echawkes t1_jc3vk15 wrote

Not at all. In fact, unlike power plants that use fossil fuels (like coal), fuel costs aren't a huge part of the cost of running a nuclear power plant anywhere, regardless of enrichment. (Caveat: nuclear power plants use relatively low fuel enrichments, like 5% or less. If you had an NPP with a very high enrichment, the cost could change, but NPPs don't need high enrichments.)


echawkes t1_jc3uari wrote

There aren't been any natural nuclear reactors any more. Over a billion years ago, the natural enrichment of uranium was much higher, because U-235 and U-238 have different half-lives.

The only place a natural reactor was ever thought to have operated was at Oklo, and it can't happen anywhere now.


echawkes t1_j9r4lpi wrote

Reply to comment by BrickGun in And this is how ears grow by HealerMD

The article you linked says they appear to grow, but is less clear about how much they actually do. It also says:

>Our ears are 90 percent grown by age six, and our noses are almost fully grown by the time we’re teens, but both can change shape and appear to enlarge as we age.


echawkes t1_j5crbdx wrote

>NuScale and UAMPS attribute the construction cost increase to inflationary pressure on the energy supply chain, particularly increases in the prices of the commodities that will be used in nuclear power plant construction.

The biggest cost increases they list are for steel (shockingly high), but they also mention copper and electrical equipment. Plus, inflation is going up, which affects the cost of financing projects.


echawkes t1_j4snn8g wrote

>Does the level of energy the neutron hit with, decide what new atoms and therefore how many neutrons are left over?

The kinetic energy of the incoming neutron can affect which pairs of atoms are produced. Higher energies generally result in more neutrons being released, which means that different fission products must result.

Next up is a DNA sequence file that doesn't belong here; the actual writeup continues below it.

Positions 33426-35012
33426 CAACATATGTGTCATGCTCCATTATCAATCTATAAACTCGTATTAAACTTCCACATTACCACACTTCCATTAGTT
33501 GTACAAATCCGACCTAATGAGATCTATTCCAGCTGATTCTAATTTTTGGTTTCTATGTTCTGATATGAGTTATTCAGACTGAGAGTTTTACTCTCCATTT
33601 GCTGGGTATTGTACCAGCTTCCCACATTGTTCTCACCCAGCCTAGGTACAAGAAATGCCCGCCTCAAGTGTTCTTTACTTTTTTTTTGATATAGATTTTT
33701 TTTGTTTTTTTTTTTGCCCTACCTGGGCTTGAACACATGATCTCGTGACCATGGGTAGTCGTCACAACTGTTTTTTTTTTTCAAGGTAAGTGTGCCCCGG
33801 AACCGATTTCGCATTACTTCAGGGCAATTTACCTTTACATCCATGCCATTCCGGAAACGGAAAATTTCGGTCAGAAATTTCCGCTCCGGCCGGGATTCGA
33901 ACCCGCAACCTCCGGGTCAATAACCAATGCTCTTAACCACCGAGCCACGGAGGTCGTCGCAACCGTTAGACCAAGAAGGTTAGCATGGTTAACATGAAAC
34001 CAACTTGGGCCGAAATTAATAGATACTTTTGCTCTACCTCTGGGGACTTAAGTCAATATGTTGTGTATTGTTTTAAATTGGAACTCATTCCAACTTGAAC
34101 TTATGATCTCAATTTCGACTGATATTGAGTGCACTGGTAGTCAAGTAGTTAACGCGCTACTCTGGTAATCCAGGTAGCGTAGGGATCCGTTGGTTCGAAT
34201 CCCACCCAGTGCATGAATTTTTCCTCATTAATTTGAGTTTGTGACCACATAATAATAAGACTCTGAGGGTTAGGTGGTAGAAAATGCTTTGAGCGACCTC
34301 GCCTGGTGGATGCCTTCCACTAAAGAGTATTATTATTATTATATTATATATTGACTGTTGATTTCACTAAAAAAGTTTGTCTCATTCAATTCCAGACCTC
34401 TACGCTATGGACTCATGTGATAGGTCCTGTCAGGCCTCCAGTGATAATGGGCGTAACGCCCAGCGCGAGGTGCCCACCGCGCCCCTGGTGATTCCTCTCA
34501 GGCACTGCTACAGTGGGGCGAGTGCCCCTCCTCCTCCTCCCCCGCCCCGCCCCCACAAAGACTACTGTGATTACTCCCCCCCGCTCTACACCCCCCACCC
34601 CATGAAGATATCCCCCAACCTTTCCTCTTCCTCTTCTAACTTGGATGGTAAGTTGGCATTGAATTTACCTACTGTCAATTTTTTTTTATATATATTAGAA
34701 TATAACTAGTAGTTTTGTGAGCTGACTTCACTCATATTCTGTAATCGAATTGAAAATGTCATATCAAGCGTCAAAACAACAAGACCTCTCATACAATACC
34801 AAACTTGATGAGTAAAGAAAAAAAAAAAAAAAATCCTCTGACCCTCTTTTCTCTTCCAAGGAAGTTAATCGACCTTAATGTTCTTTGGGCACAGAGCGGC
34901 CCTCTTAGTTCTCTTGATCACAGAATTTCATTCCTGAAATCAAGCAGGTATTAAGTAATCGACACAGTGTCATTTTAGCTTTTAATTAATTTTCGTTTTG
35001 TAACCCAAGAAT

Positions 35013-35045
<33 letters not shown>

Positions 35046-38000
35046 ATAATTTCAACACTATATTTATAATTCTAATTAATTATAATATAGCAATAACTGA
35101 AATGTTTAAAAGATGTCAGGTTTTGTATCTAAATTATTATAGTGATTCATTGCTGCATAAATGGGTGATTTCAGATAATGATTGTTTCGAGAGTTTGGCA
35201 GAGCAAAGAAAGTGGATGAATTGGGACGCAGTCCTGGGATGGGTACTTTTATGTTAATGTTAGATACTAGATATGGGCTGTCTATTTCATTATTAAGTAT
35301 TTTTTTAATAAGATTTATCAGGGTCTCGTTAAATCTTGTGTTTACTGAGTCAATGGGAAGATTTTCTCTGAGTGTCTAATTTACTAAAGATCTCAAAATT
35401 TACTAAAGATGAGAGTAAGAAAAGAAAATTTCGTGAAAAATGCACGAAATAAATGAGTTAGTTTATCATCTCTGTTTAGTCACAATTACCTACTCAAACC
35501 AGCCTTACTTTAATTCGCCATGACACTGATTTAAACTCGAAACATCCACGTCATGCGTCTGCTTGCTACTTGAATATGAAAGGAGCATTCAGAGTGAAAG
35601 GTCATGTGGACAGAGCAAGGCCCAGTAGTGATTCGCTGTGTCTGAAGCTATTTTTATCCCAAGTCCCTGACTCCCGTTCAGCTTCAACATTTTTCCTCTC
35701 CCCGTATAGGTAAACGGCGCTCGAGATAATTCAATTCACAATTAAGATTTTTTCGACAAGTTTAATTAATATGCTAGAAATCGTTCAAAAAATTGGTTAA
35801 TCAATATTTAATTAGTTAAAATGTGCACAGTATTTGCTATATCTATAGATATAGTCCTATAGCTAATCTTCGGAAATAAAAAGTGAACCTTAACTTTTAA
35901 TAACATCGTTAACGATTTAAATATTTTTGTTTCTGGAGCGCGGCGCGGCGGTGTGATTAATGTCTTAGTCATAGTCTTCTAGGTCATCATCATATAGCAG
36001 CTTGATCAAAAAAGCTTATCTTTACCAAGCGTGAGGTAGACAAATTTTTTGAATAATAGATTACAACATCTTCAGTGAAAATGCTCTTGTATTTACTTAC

>Does this mean that when they enrich uranium/plutonium, reactors are run on lower energy?

Enrichment isn't done in a nuclear reactor. Typically, something like a centrifuge is used to separate the isotopes of uranium. U-235 is a little lighter than U-238, so the centrifuge can be used to get two output streams in which one has more U-235 than the input (higher enrichment) and the other has less U-235 (lower enrichment).

I think you might be asking about something like a breeder reactor, which can produce Pu-239 from U-238, or U-233 from Th-232. There have been very few of these, because some of the neutrons are used up in transmuting one element into another (by absorption without fission), which is a technical challenge. The usual technique is to use a fast reactor (high energy neutrons), so that there are more neutrons produced per fission.

There haven't been many breeder reactors because they are more complicated and expensive to build and operate than normal reactors. Uranium is pretty common and not that expensive, so we usually just mine it and use that. The uranium in power reactors is usually enriched a little. Natural uranium is 0.7% of the uranium you would find in the ground, and it is usually (but not always) enriched as high as 5% in nuclear power plants.


echawkes t1_j4s3z3l wrote

U-235 has 143 neutrons. When you strike it with one more neutron, the total is 144.
Fission usually splits one atom into two atoms, with some left over neutrons. There are a number of different pairs of atoms that are possible outcomes. Sometimes, the pairs of atoms produced add up to 141 neutrons, with three free neutrons left over, and sometimes they add up to 142 neutrons, with only two free neutrons left over.

For low-energy neutrons striking U-235, the chance of fission is about 6 times as high as absorbing the neutron and becoming U-236.


echawkes t1_iywbcdh wrote

It is certainly possible, and experimental reactors have been built to show that it could work.

Sixty or seventy years ago, people thought uranium was scarce, and that we would need breeder reactors (either on thorium/uranium or uranium/plutonium fuel cycles) to make nuclear power viable. However, breeder technology was never fully developed because uranium turned out to be a lot more plentiful and cheap than people expected. There just hasn't been any compelling reason to develop a new technology to make uranium when it's so much easier and cheaper to just dig it out of the ground.